The Effects Of Vegetation On Turbulent Flow And Erosion In Coastal Environments
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In the past, studies concerning the presence of vegetation in canals have been conducted in order to have information on the velocity diagrams and, therefore, on the flow laws of resistance.
Really, aquatic vegetation provides various services to ecosystems, for example through the production of oxygen it improves the quality of water. Vegetation is also a source of nutrition and promotes biodiversity. Moreover, today studies are carried out on the possibility offered by the vegetation to protect the coasts from erosion.
For these reasons, research centers are increasingly involved in the study of flows in the presence of vegetation, considering also the mutual influence between vegetation and flows.
As regards, turbulent jets, it is well known that the sea is the ultimate sink of waste-water and, generally, in literature, many studies have been devoted to the case of jets issued in still water. Few deals with jets issued in a wave environment or in vegetated cross-flow.
For example, the presence of vegetation alters the velocity field of flows at different scales, favoring or reducing some phenomena. Studies on the effects of vegetation in rivers or seas are conducted at the LIC – Coastal Engineering Laboratory of the Polytechnic University of Bari, Italy (scientific director Prof. Michele Mossa). In particular, studies were conducted on jets issued in a vegetated current, in order to analyze the differences between these jets and the same jets in the absence of vegetation. These studies have highlighted the differences between the velocity fields and the changes in the diffusion and advection processes of potential pollutants carried by the jets.
The study of jets issued in a vegetated crossflow has been analyzed both from a theoretical and experimental point of view. The coefficients for the net dispersion are present in the time-averaged concentration equation. Since it is difficult to calculate experimentally the terms of this equation, we used the analogy with the equation of the turbulent kinetic energy transport, whose turbulent diffusion coefficients can easier be calculated from the length scale associated with turbulent eddies and the turbulent energy. In this way it is possible to evaluate and compare the diffusion process of the jets issued in a crossflow with and without vegetation, obtaining interesting results on the pollution dispersion.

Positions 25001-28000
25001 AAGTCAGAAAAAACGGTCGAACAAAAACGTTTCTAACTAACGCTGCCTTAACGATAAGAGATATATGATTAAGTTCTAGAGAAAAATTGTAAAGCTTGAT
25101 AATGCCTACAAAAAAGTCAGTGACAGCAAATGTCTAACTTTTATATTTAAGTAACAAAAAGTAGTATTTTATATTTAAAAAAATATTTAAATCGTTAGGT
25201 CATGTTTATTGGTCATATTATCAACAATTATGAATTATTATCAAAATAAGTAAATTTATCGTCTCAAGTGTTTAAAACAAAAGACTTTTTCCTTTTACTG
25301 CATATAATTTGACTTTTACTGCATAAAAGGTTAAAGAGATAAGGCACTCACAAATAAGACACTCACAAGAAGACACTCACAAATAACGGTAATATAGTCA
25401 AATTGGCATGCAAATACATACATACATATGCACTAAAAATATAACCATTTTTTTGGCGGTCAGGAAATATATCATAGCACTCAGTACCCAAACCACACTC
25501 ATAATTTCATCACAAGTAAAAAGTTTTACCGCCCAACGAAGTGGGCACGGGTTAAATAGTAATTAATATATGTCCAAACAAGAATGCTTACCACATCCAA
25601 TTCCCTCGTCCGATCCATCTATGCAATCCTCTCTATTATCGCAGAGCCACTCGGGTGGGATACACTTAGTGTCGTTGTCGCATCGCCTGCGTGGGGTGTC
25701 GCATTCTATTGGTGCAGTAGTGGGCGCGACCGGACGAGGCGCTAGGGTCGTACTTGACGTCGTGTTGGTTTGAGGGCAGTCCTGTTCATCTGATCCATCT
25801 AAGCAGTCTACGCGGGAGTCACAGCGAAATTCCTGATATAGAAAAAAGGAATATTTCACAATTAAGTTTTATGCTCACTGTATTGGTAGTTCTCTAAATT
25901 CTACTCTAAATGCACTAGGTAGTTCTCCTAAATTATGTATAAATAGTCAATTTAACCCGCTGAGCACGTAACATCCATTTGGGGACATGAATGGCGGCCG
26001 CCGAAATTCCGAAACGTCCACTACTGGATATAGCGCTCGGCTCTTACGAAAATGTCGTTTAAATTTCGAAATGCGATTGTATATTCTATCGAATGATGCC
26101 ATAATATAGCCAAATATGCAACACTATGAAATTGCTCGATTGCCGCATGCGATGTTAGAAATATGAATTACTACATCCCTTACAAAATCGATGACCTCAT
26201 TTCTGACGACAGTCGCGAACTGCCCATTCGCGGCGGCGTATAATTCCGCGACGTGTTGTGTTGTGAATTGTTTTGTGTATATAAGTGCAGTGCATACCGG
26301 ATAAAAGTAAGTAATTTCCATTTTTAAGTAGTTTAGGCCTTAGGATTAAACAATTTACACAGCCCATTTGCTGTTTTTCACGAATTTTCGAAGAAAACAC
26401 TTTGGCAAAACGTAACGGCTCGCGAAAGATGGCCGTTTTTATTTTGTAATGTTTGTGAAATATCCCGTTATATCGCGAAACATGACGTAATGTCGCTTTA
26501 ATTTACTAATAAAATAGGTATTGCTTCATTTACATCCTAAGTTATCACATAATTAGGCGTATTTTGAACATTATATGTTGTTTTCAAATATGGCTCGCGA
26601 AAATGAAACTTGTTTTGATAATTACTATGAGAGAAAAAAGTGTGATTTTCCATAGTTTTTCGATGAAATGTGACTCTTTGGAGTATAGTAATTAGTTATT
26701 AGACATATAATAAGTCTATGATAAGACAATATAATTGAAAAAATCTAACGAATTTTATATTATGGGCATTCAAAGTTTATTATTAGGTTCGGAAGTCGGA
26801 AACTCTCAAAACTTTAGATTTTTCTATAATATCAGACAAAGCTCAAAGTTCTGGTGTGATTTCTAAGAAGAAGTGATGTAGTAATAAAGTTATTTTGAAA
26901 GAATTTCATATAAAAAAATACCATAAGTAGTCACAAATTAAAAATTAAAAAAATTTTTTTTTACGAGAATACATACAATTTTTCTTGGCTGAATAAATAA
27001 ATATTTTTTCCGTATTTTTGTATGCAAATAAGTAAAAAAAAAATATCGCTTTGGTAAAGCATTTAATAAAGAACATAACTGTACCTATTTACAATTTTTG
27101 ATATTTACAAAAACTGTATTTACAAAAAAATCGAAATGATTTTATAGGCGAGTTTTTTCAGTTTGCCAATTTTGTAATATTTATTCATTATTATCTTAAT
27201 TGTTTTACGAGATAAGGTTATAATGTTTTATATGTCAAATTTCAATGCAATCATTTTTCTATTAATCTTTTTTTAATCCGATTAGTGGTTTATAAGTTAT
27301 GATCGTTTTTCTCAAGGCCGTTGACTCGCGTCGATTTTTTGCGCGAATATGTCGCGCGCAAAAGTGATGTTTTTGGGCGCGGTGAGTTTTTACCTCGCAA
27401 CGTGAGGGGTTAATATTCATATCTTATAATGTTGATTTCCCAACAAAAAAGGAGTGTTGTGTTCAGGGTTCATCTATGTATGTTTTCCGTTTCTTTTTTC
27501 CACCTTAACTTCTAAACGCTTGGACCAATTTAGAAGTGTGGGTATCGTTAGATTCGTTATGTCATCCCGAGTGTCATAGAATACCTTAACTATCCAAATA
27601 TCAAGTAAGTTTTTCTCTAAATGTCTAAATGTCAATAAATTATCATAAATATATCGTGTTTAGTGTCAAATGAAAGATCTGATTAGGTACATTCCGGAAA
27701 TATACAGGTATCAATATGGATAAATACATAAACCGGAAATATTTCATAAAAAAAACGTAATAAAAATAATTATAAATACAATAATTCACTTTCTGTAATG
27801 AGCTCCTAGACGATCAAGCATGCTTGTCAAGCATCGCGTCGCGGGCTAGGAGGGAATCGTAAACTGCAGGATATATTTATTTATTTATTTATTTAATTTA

Other studies have been devoted to a specific aspect of vegetated channel flows, in order to have information on the hydrodynamic behavior of the shear layer when the vegetation is present.
Similar studies are conducted in many other research centers internationally, reflecting the importance of the topic.
Future research will be carried out at the Coastal Engineering Laboratory (LIC) of the Department of Civil, Environmental, Land, Building Engineering and Chemistry (DICATECh) of the Polytechnic University of Bari (Italy). We will analyze the effect of vegetations both in wave and current channels.
For more information please see:
- Mossa, M. and De Serio, F. Rethinking the process of detrainment: jets in obstructed natural flows. Sci. Rep. 6, 39103; doi: 10.1038/srep39103 (2016).
- Mossa, M.; Ben Meftah, M.; De Serio, F.; Nepf, H.M. How vegetation in flows modifies the turbulent mixing and spreading of jets. Sci. Rep. 2017, 7, 6587.
These findings are described in the article entitled Vertical dense jet in flowing current, published in the journal Environmental Fluid Mechanics. This work was led by Michele Mossa from the Polytechnic University of Bari.